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10 September 2013, 08:07 am
Let The Battle Commence At The 2.4mR Worlds
Matt Bugg
Australia's Matt Bugg cuts through the chop as a squall runs through the practice race

2.4 Metre World Championship
Poole, Great Britain¬

Her Majesty's Lord-Lieutenant of Dorset, Mrs Anthony Pitt-Rivers, extended a warm welcome to some 80 competitors from 12 countries as she officially opened the 2013 International 2.4 Metre World Championships at the Poole Yacht Club today (Monday 9 September).
Mrs Pitt-Rivers was joined by the Mayor of Poole, Cllr Philip Eades, plus other VIP guests as sailors from as far afield as Australia, the USA and Scandinavia enjoyed the traditional ceremonial flag raising accompanied by the Poole Sea Cadet Band.

The 2.4mR World Championships are unique in that they pit able-bodied and disabled sailors racing side-by-side on a level playing field. Because of the design of the boat anyone, regardless of age or ability, can lift the Worlds trophy.

The youngest competitor at this year's Worlds is 17 and the oldest 75, while among the entrants is the London 2012 Paralympic champion, Helena Lucas.

Mrs Pitt-Rivers said, "I'd like to extend my welcome on behalf of the county of Dorset for this World Championship event. There is a wonderful mix of nationalities and abilities here and it's good to see you are all competing on an equal footing. I'm delighted this very important event is happening in the UK for the first time since 1994 and that it is being hosted here in Dorset by the Poole Yacht Club."

Paul Kragset, outgoing President of the International Class Association, said, "I think this event will be very fine. The preparations have been excellent and the sailing venue is very good. I think this will be a great week."

Amongst the other VIP guests for the opening ceremony were John Derbyshire, RYA Racing Manager and Performance Director, and Richard Lacey, Chairman Poole Harbour Commissioners. Laurence Thornton-Grimes, Commodore of the Poole Yacht Club, got the opening ceremony formally underway.

Around 100 volunteers, the majority coming from Poole Yacht Club and the local area, are supporting the event and event director, John Yonwin, admitted organisers have tipped their hat to the success of London 2012 in terms of its volunteers.

"The Olympics were a success partly because of the spirit of friendliness, openness and helpfulness the volunteers put into the event," Yonwin said. "One or two of us have made quite a study of how that worked, and we have tried to replicate those good practices here."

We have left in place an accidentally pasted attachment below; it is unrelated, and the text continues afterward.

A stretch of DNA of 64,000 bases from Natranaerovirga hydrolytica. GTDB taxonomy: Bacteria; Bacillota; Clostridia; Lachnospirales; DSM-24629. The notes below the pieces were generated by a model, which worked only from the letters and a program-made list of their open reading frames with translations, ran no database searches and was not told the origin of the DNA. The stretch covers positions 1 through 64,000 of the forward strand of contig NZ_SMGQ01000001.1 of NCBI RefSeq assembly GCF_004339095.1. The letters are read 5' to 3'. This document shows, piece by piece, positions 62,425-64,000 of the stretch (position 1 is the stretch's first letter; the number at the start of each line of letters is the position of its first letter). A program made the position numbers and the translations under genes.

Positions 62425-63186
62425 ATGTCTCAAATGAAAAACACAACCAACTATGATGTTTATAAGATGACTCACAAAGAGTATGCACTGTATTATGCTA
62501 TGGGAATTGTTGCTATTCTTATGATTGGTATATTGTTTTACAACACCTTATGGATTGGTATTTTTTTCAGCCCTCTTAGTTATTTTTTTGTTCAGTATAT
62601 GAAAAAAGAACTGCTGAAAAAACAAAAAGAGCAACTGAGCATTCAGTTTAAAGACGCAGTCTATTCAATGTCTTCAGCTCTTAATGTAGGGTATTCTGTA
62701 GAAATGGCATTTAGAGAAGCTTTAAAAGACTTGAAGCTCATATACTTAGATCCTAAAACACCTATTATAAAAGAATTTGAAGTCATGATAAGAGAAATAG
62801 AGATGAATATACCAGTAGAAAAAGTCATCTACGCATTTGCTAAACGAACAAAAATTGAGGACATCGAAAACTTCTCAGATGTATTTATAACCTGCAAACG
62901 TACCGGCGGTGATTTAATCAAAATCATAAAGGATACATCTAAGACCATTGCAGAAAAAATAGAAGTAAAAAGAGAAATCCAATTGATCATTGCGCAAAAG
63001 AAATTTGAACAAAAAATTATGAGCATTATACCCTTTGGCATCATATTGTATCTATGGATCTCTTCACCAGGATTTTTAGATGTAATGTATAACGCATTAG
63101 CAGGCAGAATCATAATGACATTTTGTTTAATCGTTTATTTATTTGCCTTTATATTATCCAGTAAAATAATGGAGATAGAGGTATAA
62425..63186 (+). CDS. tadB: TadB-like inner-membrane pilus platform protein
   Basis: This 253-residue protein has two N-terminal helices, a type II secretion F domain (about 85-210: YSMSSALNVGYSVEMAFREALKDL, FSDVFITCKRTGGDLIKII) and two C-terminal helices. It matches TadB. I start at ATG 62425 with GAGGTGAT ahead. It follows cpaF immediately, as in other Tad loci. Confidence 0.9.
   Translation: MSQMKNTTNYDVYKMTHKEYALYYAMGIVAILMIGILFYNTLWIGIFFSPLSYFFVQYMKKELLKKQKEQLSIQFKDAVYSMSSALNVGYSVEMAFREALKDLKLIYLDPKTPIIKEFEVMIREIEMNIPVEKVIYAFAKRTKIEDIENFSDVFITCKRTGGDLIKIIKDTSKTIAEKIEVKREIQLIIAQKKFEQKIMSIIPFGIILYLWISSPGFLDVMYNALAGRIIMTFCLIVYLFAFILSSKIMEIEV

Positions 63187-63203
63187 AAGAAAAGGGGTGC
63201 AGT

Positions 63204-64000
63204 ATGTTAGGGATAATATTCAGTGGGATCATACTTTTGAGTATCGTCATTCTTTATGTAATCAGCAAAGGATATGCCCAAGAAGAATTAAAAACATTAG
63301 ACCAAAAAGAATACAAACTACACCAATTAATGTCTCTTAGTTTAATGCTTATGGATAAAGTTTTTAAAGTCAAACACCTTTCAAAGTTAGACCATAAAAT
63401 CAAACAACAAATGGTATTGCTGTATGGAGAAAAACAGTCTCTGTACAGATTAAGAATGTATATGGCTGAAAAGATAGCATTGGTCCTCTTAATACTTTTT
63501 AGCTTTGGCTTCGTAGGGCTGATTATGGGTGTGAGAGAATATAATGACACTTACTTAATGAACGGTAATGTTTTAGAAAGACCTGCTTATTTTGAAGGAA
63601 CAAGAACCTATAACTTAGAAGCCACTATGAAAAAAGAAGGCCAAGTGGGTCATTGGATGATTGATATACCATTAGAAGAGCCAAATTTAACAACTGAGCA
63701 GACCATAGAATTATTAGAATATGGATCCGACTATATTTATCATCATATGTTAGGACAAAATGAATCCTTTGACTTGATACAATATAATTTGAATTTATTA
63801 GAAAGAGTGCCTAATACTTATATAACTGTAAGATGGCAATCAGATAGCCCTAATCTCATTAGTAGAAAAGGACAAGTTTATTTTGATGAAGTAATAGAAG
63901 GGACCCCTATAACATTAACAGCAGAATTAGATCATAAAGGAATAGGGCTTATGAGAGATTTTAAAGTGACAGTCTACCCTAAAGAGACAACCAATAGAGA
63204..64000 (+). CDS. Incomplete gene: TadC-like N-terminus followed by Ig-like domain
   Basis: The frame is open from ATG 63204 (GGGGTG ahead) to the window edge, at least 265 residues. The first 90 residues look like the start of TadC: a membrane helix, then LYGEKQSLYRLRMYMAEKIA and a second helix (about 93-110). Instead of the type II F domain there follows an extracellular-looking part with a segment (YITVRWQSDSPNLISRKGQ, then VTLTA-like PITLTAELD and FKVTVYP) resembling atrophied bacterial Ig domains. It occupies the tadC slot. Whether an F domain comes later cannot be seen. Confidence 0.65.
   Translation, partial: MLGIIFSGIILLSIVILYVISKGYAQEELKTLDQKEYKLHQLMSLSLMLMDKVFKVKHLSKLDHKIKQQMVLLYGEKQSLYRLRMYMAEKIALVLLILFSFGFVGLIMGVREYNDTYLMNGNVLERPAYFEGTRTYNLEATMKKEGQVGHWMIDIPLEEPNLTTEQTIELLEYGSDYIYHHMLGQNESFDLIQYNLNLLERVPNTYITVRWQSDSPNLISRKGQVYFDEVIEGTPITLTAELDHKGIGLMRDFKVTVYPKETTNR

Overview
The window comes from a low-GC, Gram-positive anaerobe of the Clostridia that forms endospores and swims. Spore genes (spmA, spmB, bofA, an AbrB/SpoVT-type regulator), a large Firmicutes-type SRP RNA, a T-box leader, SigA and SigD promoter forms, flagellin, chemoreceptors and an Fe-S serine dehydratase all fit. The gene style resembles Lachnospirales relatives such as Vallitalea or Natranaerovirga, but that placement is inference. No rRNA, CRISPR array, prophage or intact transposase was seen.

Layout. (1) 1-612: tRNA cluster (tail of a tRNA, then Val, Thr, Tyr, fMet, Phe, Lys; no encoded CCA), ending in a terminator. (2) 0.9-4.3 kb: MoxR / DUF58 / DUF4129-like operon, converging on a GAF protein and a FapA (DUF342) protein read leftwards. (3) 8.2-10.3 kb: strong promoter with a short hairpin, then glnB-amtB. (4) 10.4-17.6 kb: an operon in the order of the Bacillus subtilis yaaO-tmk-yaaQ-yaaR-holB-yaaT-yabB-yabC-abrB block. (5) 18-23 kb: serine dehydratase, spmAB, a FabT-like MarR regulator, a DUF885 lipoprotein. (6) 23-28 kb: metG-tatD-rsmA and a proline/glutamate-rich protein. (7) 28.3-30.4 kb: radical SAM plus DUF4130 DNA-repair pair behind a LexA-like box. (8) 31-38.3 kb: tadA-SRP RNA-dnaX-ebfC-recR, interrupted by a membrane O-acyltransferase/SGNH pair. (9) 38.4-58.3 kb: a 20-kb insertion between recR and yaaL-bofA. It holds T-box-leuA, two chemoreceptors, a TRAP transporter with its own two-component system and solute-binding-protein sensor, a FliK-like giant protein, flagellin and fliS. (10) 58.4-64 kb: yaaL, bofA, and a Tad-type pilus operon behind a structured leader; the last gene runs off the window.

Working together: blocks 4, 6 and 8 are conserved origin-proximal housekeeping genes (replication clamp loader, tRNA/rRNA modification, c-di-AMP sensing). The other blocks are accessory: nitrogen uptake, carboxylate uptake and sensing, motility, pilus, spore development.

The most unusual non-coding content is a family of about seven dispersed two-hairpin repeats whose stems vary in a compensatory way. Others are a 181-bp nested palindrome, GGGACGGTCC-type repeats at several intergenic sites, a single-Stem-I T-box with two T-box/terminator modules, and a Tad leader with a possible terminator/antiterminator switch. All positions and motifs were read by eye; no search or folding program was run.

Australia's London 2012 representative, Matt Bugg, has travelled the furthest distance, hailing from Hobart, Tasmania. Bugg and the rest of the Australian team arrived in the UK over a month ago and have spent time in Ireland around the IFDS World Champioships as well as familiarising themselves with Dorset for this event.

Bugg said, "I did the UK Tidal Nationals here a few weeks ago, the weather's been beautiful, the wind's been fantastic and the people here have been great. The venue's quite shallow so it gets choppy very quickly and also there's a lot of tide so as soon as there's any wind it gets lumpy really quickly. But it gets lumpy a lot where I sail at home so I'm quite used to these conditions and have been really enjoying it."

For six-time 2.4mR class World Champion, Stellan Berlin (SWE), Poole also presents a new challenge. Having just missed out on a seventh world crown last year - settling for silver behind fellow Swede, Peter Andersson - Berlin has his eye on one thing. "I'm always going for the gold," he laughed. "I'm sailing good, I was very happy with the practice race today. It was very shifty, both the wind direction and the wind speed so it makes it very interesting."

The British Sailing Team's Megan Pascoe won bronze at last year's Worlds in Italy and the Rio 2016 hopeful admits as well as trying to improve on that result, she is looking forward to taking part in this unique event once again.

She said, "Everything seemed to click last year, I was going like a rocket and tactically I got it right. The whole event just came together. Somewhere up there would be good again but it's a very, very good fleet, we have five or six past World Champions here. It's the mix of people that makes this event so special. It really doesn't matter who you are you really can come out and compete on a level playing field."

As well as sailors, coaches and volunteers the Poole Yacht Club also welcomed the first pupils from local schools for the innovative 2013 2.4mR Worlds Schools Initiative that is running every day throughout the Championships.

Participating schools are exploring the subjects of inclusivity and equality and introducing the pupils to sailing. Pupils have done event-related project work, are spending time at the club, taking part in lessons on topics such as meteorology, physics, health and literature, while also meeting competitors and watching racing.

Racing at the 2013 International 2.4mR World Championships gets underway tomorrow (Tuesday 10 September) and runs until Friday. Three races are scheduled per day, and the first warning signal is scheduled on Tuesday at 09:55. For more details about the 2013 International 2.4mR Class World Championships visit or follow @24mRWorlds2013 on Twitter
Karenza Morton
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